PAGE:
Access & Use Information

License: No license information was provided. If this work was prepared by an officer or employee of the United States government as part of that person's official duties it is considered a U.S. Government Work.

Downloads & Resources

Dates

Metadata Date September 28, 2023
Metadata Created Date November 12, 2020
Metadata Updated Date November 15, 2023
Reference Date(s) 2017 (publication)
Frequency Of Update notPlanned

Metadata Source

Harvested from NOS OCM

Additional Metadata

Resource Type Dataset
Metadata Date September 28, 2023
Metadata Created Date November 12, 2020
Metadata Updated Date November 15, 2023
Reference Date(s) 2017 (publication)
Responsible Party NOAA Office for Coastal Management (Point of Contact, Custodian)
Contact Email
Guid gov.noaa.nmfs.inport:48102
Access Constraints Cite As: Office for Coastal Management, [Date of Access]: NOAA Office for Coastal Management (OCM) Lake Level Data: Mapping Confidence [Data Date Range], https://www.fisheries.noaa.gov/inport/item/48102., Access Constraints: None | Use Constraints: These data illustrate the scale of potential water level decrease and increase, not the exact location, and do not account for erosion, subsidence, or future construction. Water level is shown as it would appear based on each lake's long term average water level over the period of record (excludes wind driven effects) with one foot increments of water level decrease or increase. These data should be used only as a screening-level tool for management decisions. As with all remotely sensed data, all features should be verified with a site visit. The data set is provided as is, without warranty to its performance, merchantable state, or fitness for any particular purpose. The entire risk associated with the results and performance of this data set is assumed by the user. This data set should be used strictly as a planning reference and not for navigation, permitting, or other legal purposes. | Distribution Liability: These data illustrate the scale of potential water level decrease and increase, not the exact location, and do not account for erosion, subsidence, or future construction. Water level is shown as it would appear based on each lake's long term average water level over the period of record (excludes wind driven effects) with one foot increments of water level decrease or increase. These data should be used only as a screening-level tool for management decisions. As with all remotely sensed data, all features should be verified with a site visit. The data set is provided as is, without warranty to its performance, merchantable state, or fitness for any particular purpose. The entire risk associated with the results and performance of this data set is assumed by the user. This data set should be used strictly as a planning reference and not for navigation, permitting, or other legal purposes. Any conclusions drawn from the analysis of this information are not the responsibility of the Office for Coastal Management (OCM) or its partners.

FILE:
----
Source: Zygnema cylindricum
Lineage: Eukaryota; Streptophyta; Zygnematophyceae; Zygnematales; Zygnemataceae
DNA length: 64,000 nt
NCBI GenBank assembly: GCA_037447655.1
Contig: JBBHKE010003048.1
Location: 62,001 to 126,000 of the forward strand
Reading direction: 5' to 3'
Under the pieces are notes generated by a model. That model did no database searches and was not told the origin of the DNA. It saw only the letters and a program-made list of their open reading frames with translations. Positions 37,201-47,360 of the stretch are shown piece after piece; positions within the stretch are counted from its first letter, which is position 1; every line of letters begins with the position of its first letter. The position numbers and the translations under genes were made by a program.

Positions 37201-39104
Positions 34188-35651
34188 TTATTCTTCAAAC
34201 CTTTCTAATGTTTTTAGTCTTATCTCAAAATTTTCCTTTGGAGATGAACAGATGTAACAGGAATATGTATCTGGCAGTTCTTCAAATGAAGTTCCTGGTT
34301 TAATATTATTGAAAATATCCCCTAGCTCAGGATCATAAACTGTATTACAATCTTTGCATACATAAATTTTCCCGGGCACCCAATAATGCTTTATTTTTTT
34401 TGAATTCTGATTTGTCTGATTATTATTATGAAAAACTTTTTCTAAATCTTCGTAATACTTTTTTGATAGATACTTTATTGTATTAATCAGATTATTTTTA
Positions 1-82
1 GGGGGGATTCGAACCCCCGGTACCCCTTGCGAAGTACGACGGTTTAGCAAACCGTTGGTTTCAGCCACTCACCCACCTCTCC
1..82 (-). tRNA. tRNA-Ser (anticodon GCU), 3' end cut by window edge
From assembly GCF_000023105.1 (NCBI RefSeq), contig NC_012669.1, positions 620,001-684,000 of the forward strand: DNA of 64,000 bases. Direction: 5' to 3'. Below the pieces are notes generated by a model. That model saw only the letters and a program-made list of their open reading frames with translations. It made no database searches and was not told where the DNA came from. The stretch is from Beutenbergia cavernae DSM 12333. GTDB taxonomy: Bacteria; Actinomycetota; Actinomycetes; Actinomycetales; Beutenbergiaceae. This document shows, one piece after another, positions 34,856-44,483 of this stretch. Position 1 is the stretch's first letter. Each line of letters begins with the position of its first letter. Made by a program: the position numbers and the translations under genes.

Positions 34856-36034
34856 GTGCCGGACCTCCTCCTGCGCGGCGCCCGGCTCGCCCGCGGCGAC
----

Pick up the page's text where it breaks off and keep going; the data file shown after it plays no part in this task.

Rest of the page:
Bbox East Long -75.74
Bbox North Lat 49.61
Bbox South Lat 40.75
Bbox West Long -91.02
Coupled Resource
Frequency Of Update notPlanned
Harvest Object Id bc1010a4-3da7-4818-aae2-a792c30fb12f
Harvest Source Id c0121fd9-df15-4168-ac04-42f6e36a794d
Harvest Source Title NOS OCM
Licence NOAA provides no warranty, nor accepts any liability occurring from any incomplete, incorrect, or misleading data, or from any incorrect, incomplete, or misleading use of the data. It is the responsibility of the user to determine whether or not the data is suitable for the intended purpose.
Lineage
Metadata Language eng
Metadata Type geospatial
Old Spatial {"type": "Polygon", "coordinates": [[[-91.02, 40.75], [-75.74, 40.75], [-75.74, 49.61], [-91.02, 49.61], [-91.02, 40.75]]]}
Progress completed
Spatial Data Service Type
Spatial Reference System
Spatial Harvester True
Temporal Extent Begin 2017-05-01
Temporal Extent End 2017-06-01